As I write this, it is Wesak Day. And Chithirai Pournami. Two events, two faiths – being celebrated together in many places like Penang, Klang, Melaka and Teluk Intan. I am sure the roads are jammed, there are large crowds but we can live with that.

That’s what makes us this multiracial, multi-religious society. We can embrace each other.

After all, most religions share the same core of goodness. Siddharta Gautama set out to correct wrongs in Hinduism and Buddhism was born. Many Hindus even consider him an incarnation of Vishnu.

Shirdi Sai Baba is revered by Hindus but he lived in a mosque and his mantra was “Allah Malik” (God is King). Hindus and Muslims came to him.

Once when he wanted a drink, a Muslim and a Hindu each brought a glass of water and each wanted him to drink the water they had brought.

The sage poured the water from the two glasses into a larger container and then asked them to separate the water into the Hindu’s water and the Muslim’s water. They could not.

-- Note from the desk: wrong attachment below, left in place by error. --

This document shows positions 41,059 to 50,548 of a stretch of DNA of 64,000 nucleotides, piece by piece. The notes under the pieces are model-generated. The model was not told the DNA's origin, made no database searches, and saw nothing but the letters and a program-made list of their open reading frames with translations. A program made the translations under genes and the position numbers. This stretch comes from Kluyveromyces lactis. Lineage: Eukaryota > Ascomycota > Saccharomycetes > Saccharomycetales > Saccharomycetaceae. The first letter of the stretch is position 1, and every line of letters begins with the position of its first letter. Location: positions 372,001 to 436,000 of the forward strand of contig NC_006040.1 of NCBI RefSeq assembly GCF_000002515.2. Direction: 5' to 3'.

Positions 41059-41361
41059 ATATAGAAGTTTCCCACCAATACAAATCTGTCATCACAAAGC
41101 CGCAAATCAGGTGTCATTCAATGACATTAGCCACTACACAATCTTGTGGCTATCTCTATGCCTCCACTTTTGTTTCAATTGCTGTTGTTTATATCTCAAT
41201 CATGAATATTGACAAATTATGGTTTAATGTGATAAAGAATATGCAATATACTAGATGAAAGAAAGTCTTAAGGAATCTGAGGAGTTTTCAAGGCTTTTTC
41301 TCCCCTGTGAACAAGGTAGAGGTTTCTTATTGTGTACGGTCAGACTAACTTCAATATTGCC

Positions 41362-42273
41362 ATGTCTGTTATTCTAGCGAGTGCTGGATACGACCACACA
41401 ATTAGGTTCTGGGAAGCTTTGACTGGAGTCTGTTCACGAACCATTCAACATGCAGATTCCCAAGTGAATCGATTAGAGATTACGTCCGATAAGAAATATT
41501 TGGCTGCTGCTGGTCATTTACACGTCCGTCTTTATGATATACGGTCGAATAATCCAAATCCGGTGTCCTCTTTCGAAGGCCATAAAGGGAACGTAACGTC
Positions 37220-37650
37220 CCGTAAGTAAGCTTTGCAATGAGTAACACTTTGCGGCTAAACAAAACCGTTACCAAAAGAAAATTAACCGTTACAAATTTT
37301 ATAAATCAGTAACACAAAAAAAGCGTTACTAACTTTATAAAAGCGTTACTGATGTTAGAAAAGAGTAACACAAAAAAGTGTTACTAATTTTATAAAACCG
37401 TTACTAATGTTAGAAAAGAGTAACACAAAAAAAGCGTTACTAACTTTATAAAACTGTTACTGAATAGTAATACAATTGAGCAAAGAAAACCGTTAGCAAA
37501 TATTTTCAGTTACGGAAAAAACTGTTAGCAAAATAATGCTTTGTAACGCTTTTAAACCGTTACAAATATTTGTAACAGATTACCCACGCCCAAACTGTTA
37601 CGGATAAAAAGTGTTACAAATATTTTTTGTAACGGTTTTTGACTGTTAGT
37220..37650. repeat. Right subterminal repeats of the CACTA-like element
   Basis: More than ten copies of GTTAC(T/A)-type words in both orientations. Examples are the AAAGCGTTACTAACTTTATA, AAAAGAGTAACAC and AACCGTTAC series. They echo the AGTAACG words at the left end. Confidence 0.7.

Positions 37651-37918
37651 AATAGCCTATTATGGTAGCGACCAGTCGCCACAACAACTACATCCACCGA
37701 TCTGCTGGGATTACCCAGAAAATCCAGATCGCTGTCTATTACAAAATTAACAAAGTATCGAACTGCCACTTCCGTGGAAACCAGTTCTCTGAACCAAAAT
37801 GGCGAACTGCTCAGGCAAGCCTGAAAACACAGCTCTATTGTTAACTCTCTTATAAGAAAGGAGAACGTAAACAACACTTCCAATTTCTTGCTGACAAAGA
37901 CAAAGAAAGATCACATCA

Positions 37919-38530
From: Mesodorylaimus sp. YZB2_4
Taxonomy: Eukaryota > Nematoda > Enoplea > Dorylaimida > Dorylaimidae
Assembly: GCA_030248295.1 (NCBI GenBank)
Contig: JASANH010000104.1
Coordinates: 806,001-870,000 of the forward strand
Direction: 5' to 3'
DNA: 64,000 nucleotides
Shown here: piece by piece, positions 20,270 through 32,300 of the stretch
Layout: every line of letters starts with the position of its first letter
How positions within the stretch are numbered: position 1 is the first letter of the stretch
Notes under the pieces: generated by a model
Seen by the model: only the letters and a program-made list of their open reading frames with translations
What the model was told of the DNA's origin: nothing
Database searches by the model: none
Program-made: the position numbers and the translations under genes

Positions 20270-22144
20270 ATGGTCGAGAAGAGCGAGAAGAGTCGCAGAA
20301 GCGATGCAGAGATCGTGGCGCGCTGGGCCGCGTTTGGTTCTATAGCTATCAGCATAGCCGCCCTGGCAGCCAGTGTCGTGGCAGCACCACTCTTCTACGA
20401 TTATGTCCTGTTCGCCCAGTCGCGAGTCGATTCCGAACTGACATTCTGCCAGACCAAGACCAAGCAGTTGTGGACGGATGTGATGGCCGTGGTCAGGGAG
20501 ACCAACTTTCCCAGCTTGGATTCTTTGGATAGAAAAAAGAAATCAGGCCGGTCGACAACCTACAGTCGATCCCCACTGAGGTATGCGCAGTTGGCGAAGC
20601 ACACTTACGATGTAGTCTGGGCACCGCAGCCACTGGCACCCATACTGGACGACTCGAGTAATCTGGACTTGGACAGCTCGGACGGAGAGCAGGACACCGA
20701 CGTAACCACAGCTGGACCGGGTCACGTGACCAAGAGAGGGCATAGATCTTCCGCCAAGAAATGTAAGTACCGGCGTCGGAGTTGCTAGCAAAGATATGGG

We are like that water. We are the same. It’s only the container that shapes us. Our parents, teachers and preachers are that container.

We all know that the Christians and Muslims are people of the book. A book that preaches kindness, and good deeds.

If only we can practise what has been taught in those books. There would have been no needless honking outside a mosque during prayer. And some kind words would have settled the matter without violence and harsh words, even from those who should know better.